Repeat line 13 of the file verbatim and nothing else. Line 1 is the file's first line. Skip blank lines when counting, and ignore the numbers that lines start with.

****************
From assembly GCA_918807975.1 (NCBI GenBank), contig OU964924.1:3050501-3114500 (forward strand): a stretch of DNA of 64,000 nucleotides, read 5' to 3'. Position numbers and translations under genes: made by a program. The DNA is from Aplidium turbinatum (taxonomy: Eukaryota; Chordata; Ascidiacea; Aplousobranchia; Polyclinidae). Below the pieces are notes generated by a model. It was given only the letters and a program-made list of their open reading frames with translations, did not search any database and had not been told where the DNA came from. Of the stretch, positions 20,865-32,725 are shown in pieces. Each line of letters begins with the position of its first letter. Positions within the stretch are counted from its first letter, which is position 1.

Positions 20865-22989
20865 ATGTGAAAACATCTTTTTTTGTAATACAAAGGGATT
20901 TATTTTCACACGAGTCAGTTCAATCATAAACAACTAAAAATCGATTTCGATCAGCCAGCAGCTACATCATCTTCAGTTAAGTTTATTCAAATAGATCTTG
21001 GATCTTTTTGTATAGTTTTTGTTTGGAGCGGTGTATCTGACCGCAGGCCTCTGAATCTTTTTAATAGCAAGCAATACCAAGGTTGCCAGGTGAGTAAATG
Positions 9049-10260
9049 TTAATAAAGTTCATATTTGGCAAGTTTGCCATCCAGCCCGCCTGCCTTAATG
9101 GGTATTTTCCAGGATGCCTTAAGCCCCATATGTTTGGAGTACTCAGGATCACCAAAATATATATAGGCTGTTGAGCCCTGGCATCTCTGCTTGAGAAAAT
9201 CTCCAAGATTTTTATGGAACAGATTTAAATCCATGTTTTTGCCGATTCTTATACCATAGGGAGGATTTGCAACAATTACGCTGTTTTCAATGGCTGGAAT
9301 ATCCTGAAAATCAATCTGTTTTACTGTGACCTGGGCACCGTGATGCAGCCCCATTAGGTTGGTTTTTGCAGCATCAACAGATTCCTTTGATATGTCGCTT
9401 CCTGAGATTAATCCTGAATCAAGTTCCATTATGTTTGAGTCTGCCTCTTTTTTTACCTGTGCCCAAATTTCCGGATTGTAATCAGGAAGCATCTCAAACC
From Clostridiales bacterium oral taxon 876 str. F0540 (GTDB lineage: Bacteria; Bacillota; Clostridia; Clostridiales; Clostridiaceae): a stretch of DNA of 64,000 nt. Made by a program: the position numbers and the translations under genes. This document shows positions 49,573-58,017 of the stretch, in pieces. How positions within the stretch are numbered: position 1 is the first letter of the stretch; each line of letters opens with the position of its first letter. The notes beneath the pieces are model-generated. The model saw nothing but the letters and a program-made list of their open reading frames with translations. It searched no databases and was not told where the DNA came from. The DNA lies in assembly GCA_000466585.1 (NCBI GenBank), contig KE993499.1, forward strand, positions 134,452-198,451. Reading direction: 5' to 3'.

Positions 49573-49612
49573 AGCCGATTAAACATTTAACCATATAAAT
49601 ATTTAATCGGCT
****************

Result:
Positions 49573-49612